I joke that no one would go to the gym for an hour and a half a week and expect to get fit (although I do just that!). In the same way no one would go to church for an hour and a half a week and expect to know much about the deepest wisdom, ethical, prophetic, political, poetic, compassionate, tradition that Western civilization has ever produced. We grow muscles, dexterity, stamina and faith as we learn our part in glory of our tradition, this ancient family company that works for mercy and justice, carries healing and compassion, brings the captives home, and has for over 2000 years, and this has to be seen, read, understood, rejoiced in in order to be believed.
The third word I use in this four sided model is “Celebration.” We are here because God comes to keep us company In Jesus Christ and that’s good news, especially in times when life turns corners and takes us on a new road, when we get lonely and need company, for, quoting one playwright:
In a world where so many are alone it would be an unforgivable sin to be lonely by yourself
And every church stands as a sign that no one is alone. Jesus sees lonely crowds and feels compassion and so do we. That’s what it means to be church, the body of Christ. We come together to celebrate the Eucharist, to celebrate when a baby is born, when a couple marries, when life comes to an end: we set the space and fix the meals and tell the stories and gather the community in tragedy and triumph, in good times and bad, we honor the dignity of every human person, and we celebrate the gift of God in keeping faith, in celebrating and sharing that good news to all humankind.
The word Borg uses for this kind of faith is “Fidelitas,” We are here to keep God’s good news in growing faithful relationship with partners, family, friends and strangers who need us -- and maybe everybody needs us, needs what we have to celebrate. For as one parish put it in their mission statement: “God is love, we deliver!” And that good news has room for everyone.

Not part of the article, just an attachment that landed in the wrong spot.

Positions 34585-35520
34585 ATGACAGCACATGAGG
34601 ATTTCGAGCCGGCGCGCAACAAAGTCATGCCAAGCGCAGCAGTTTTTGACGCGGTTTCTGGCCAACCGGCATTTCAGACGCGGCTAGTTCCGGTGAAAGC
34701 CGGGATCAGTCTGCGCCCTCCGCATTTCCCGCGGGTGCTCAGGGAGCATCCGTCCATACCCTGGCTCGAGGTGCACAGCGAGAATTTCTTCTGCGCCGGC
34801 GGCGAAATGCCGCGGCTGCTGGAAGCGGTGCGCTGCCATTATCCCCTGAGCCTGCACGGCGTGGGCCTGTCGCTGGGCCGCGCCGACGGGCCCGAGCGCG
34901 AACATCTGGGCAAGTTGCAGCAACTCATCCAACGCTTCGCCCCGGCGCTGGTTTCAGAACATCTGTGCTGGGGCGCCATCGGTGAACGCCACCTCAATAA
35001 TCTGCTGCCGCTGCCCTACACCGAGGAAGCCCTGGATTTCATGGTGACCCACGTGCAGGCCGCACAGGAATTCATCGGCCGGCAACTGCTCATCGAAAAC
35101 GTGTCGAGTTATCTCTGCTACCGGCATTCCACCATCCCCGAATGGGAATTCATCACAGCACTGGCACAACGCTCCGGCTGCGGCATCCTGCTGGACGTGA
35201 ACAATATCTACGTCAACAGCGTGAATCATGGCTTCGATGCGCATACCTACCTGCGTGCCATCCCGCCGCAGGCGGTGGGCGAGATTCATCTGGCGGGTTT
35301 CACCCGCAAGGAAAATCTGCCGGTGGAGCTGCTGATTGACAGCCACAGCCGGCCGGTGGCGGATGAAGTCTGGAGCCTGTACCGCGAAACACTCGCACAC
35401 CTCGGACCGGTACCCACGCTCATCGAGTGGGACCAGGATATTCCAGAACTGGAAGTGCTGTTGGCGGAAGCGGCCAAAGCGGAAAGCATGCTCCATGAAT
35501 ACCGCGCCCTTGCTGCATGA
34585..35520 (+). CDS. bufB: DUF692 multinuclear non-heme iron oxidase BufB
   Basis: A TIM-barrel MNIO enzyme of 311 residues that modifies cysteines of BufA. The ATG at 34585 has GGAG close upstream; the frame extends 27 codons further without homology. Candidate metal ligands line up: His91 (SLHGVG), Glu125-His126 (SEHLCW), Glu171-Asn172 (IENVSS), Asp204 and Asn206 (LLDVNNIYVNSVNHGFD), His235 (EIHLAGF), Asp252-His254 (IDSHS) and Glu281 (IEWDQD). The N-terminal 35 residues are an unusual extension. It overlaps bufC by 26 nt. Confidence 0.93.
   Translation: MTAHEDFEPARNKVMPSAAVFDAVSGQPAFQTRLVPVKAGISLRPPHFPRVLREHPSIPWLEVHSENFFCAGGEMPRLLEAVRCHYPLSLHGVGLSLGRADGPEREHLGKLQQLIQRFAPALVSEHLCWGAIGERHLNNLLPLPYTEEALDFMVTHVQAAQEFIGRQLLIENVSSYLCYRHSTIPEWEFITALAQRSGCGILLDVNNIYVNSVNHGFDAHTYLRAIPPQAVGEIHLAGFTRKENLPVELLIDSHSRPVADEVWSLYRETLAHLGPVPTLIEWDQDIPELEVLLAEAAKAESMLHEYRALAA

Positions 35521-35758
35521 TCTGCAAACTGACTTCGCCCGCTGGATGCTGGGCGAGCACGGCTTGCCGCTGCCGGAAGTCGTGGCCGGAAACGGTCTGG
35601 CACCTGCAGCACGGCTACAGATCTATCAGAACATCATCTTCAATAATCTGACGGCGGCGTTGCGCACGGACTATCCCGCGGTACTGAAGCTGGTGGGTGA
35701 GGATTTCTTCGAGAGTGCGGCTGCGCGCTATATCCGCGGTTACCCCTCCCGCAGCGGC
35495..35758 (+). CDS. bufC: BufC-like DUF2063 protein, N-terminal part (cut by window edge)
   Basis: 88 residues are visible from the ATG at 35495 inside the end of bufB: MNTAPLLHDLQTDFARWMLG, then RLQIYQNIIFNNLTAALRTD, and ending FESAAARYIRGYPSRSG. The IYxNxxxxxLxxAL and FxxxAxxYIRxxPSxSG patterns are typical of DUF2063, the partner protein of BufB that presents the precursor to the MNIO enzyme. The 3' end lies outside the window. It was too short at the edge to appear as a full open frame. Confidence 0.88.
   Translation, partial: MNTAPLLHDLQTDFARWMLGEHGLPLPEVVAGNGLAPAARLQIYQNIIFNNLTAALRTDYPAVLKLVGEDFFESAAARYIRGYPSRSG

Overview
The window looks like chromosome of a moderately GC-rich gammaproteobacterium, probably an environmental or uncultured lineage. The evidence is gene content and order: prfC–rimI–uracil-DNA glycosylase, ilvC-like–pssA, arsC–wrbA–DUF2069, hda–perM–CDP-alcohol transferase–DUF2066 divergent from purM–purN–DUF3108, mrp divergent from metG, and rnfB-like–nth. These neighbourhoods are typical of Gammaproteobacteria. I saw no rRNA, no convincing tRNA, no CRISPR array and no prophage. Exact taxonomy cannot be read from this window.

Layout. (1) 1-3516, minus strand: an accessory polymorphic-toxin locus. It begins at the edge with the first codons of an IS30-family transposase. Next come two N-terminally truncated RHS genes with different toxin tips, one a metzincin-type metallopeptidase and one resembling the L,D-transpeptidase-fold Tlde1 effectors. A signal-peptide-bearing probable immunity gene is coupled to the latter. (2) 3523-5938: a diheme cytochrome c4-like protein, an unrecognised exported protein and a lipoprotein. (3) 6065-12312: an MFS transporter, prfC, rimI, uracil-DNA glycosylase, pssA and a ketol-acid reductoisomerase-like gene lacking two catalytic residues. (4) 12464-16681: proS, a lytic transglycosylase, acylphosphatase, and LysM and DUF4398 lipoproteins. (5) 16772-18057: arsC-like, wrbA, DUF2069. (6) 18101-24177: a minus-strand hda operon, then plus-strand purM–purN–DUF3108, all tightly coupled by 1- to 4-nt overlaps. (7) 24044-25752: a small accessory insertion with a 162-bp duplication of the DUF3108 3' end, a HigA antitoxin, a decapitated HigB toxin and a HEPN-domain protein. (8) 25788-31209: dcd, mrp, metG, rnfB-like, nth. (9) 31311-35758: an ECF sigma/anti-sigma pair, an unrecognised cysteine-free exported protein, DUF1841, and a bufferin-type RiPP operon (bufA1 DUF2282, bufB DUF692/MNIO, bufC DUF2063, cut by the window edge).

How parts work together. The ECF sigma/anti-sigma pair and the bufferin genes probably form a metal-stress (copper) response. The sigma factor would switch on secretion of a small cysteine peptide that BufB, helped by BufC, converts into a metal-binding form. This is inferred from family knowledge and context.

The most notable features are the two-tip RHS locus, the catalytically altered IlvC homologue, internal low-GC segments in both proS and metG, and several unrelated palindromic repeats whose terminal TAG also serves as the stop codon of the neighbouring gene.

Borg’s fourth and final word for faith is “Visio,’ related to Vision. We come to see better to envision more clearly, to live into our life as God’s faithful friends over time. This comes as a gift, taken up in hope and love, exercised with discipline and devotion, and leads us to a faith that works and changes and grows.
So my last word is “transformation.” because that’s what happens. When we come to see how deeply God forms and calls us, when our ongoing education open us to see what a large company of faith, wisdom and practice we are part of, when we increasingly understand the ways we are called to celebrate God’s kingdom coming and God’s will being done; then we come to realise in doing our daily deeds and sharing our daily bread, we’re slowly but surely changing the who world.
So faith in Jesus Christ can mean accensus, fiducia, fidelitas and visio; can lead us to formation, education, celebration, and transformation. This takes time and work and company and God’s good Grace; but we’re ok, because the Gospel assures us we already have that! We might worry that we’re too new or too old, but God’s truth is we have all the time in the world and quite a bit more as well. One theologian says that our Christian life is “a marinade rather than a glaze; we are being transformed by being soaked in the gospel!” So over time, letting God’s love, God’s hope, God’s faith soaks into our hearts and lives, we come to see the world the way God sees it from the start, soaked in Christ’s incarnation, teaching, healing, his gathering, in his love and his loss and his triumphs over death. Sharing this ministry and his spirit, his hands reaching out to Thomas, to us too, and Jesus asks us to live faithfully into the light of resurrection, for that is what we are called to do as God’s beloved creation, God's spirited friends, the body of Christ. Amen.